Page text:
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What is epidemiology?
Science that deals with when diseases occur, where it occurs, and how they are transmitted, caused and prevention
What is epidemic?
A disease acquired in short time in one place
What is Pandemics?
An epidemic that is spreading through human populations across a large region
What is a reservoir?
A primary host population that harbors or maintains the pathogens, but shows no ill effect
What is a carrier?
Someone who has the disease and is affected by it
What is a vector?
- Disease causing organisms
- Ex: arthropods, ticks, etc.
What is a fomite?
- Non-living object that can spread infection
- Ex: tissues, drinking cups, syringes, needles,etc.
What are the three reservoirs?
Human, animal, and non-living object
What are the three type of transmission?
- Contact transmission: Direct or indirect (droplets) contact.
- Vehicle Transmission: By water, food or air.
- Vector Transmission: animals that carry pathogens from one host to another
What is a symptomatic?
A human reservoir that show signs and symptoms of the disease
What is an asymptomatic carrier?
A carrier that do not show signs or symptoms of the disease
What is zoonoses?
diseases that occur primarily in wild or domestic animals and can be transmitted to human in many ways
What are some common pathogen in soil? common cause of contamination in soil
- Clostridium botulinum that cause botulism.
- Clostridium tetanii that cause tetanus.
- Normal intestinal microbiota of farm animal
- Feces in fertilizer contaminate soil
What are the contaminated source of water?
- Contaminated by human/animal feces
- Contain pathogen
What is the name of person to person transmission?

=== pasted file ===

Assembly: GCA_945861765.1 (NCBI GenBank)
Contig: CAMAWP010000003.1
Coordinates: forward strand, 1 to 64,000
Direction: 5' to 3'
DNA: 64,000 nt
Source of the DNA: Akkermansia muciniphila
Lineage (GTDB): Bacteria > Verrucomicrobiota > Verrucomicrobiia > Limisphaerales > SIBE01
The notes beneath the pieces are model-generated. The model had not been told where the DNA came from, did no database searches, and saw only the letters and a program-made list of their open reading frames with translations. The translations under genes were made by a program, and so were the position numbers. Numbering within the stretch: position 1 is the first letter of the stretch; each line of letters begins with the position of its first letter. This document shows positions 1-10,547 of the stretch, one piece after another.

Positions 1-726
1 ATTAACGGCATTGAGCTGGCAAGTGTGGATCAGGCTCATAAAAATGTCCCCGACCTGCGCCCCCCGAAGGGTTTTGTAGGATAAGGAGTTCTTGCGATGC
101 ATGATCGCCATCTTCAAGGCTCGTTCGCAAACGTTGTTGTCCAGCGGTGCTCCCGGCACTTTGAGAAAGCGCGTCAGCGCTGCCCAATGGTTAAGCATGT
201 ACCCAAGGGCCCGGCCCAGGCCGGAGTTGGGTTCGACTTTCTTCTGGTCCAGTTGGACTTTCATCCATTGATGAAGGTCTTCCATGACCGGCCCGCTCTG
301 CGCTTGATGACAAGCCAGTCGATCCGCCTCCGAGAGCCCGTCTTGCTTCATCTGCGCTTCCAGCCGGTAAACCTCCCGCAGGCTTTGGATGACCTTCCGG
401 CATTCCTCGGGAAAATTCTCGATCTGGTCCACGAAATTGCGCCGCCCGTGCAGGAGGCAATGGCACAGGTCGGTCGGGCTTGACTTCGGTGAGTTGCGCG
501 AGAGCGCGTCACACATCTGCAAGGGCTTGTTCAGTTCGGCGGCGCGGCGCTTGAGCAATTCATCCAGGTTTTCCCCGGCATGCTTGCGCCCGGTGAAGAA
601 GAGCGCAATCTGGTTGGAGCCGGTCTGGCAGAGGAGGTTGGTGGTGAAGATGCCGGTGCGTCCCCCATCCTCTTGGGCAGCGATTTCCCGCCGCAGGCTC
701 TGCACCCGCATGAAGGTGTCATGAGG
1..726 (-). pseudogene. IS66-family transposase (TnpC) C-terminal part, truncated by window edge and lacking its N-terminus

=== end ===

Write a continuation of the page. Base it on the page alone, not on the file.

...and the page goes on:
What is direct transmission?
person to person or person to animal transmission
What is an Index Case?
First case of a disease
What is indirect contact?
Contact to a fomite or droplet transmission
What is the difference between droplet transmission and air transmission?
Droplet are produced by the reservoir that is about 1 meter away from host.
How does waterborne transmission occur?
- Water contaminated with untreated or poorly treated sewage.
- Ex: cholera
How does foodborne transmission occur?
- Food incompletely cooked, poorly refrigerated or unsanitarily prepped
- Ex: food poisoning, tapeworm
How do airborne transmission occur?
- Droplets from coughing or sneezing that travel more than 1 meter.
- Ex: Tuberculosis and measles
What are the two type of vector transmission?
- Mechanical transmission: passive transport of pathogen on insects body parts
- Biological transmission: arthropod bites an infected person and the pathogen reproduces in the vector via the feces or vomit or salivary of the arthropod
What is the incidence rate?
It conveys information about the risk of contracting the disease
How to calculate incidence rate?
number of new cases of a disease reported in a defined population during a specific period of time.
What is the point prevalance?